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Familial Diarrhea Syndrome Caused by an Activating GUCY2C Mutation

Fiskerstrand, Torunn and Arshad, Najla and Haukanes, Bjorn Ivar and Tronstad, Rune Rose and Pham, Khanh Do-Cong and Johansson, Stefan and Havik, Bjarte and Tonder, Siv L and Levy, Shawn E and Brackman, Damien and Boman, Helge and Biswas, Kabir Hassan and Apold, Jaran and Hovdenak, Nils and Visweswariah, Sandhya S and Knappskog, Per M (2012) Familial Diarrhea Syndrome Caused by an Activating GUCY2C Mutation. In: New England Journal of Medicine, 366 (17). pp. 1586-1595.

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Official URL: http://www.nejm.org/doi/full/10.1056/NEJMoa1110132


BACKGROUND Familial diarrhea disorders are, in most cases, severe and caused by recessive mutations. We describe the cause of a novel dominant disease in 32 members of a Norwegian family. The affected members have chronic diarrhea that is of early onset, is relatively mild, and is associated with increased susceptibility to inflammatory bowel disease, small-bowel obstruction, and esophagitis. METHODS We used linkage analysis, based on arrays with single-nucleotide polymorphisms, to identify a candidate region on chromosome 12 and then sequenced GUCY2C, encoding guanylate cyclase C (GC-C), an intestinal receptor for bacterial heat-stable enterotoxins. We performed exome sequencing of the entire candidate region from three affected family members, to exclude the possibility that mutations in genes other than GUCY2C could cause or contribute to susceptibility to the disease. We carried out functional studies of mutant GC-C using HEK293T cells. RESULTS We identified a heterozygous missense mutation (c.2519G -> T) in GUCY2C in all affected family members and observed no other rare variants in the exons of genes in the candidate region. Exposure of the mutant receptor to its ligands resulted in markedly increased production of cyclic guanosine monophosphate (cGMP). This may cause hyperactivation of the cystic fibrosis transmembrane regulator (CFTR), leading to increased chloride and water secretion from the enterocytes, and may thus explain the chronic diarrhea in the affected family members. CONCLUSIONS Increased GC-C signaling disturbs normal bowel function and appears to have a proinflammatory effect, either through increased chloride secretion or additional effects of elevated cellular cGMP. Further investigation of the relevance of genetic variants affecting the GC-C-CFTR pathway to conditions such as Crohn's disease is warranted. (Funded by Helse Vest Western Norway Regional Health Authority] and the Department of Science and Technology, Government of India.)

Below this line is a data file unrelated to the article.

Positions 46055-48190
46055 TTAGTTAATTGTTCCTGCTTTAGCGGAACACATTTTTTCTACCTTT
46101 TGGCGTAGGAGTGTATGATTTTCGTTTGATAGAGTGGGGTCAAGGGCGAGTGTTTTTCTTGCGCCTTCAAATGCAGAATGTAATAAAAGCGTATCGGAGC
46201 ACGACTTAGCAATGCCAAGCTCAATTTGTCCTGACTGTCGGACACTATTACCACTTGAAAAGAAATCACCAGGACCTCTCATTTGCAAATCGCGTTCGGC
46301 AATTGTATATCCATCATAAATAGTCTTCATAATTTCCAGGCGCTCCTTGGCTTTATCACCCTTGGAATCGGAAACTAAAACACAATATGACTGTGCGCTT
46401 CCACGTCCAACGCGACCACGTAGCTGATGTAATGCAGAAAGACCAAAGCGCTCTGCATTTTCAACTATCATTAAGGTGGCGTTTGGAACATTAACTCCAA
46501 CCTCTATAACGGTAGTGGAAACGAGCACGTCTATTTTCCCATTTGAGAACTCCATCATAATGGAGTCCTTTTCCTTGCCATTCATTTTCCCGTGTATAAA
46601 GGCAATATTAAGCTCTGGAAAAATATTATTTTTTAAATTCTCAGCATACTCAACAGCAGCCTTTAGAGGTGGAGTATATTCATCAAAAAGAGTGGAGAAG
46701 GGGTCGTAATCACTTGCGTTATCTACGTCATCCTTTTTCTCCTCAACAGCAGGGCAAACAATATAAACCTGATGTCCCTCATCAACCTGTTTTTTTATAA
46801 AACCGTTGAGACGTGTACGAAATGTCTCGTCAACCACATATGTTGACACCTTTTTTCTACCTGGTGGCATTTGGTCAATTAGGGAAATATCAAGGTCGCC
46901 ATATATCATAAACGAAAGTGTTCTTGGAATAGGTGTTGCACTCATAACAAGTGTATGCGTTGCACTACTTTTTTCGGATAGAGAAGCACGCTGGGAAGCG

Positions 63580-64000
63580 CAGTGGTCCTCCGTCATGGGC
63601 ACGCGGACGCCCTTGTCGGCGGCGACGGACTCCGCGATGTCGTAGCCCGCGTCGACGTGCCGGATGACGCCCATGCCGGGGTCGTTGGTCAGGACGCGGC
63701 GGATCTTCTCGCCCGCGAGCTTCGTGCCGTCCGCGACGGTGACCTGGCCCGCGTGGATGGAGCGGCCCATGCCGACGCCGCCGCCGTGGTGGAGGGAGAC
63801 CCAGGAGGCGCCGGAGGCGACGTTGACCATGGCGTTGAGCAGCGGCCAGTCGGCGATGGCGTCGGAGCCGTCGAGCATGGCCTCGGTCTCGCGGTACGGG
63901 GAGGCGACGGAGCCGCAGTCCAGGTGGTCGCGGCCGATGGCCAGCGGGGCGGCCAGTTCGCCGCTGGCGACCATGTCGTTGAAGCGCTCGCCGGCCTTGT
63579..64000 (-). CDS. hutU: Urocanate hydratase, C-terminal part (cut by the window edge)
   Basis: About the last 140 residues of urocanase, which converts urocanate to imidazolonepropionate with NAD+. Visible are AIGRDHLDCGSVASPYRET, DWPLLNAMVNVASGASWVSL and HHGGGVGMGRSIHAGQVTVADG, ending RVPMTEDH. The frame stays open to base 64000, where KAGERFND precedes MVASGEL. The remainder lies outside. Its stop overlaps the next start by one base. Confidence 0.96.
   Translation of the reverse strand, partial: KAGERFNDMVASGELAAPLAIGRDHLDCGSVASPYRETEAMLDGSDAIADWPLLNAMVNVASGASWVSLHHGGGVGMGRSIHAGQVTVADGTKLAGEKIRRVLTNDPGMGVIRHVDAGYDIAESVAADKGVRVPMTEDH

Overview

Item Type: Journal Article
Publication: New England Journal of Medicine
Publisher: Massachusetts Medical Society
Additional Information: Copyright of this article is belongs to Massachusetts Medical Society.
Department/Centre: Division of Biological Sciences > Molecular Reproduction, Development & Genetics
Date Deposited: 22 Aug 2012 04:39
Last Modified: 22 Aug 2012 06:52
URI: http://eprints.iisc.ac.in/id/eprint/44448

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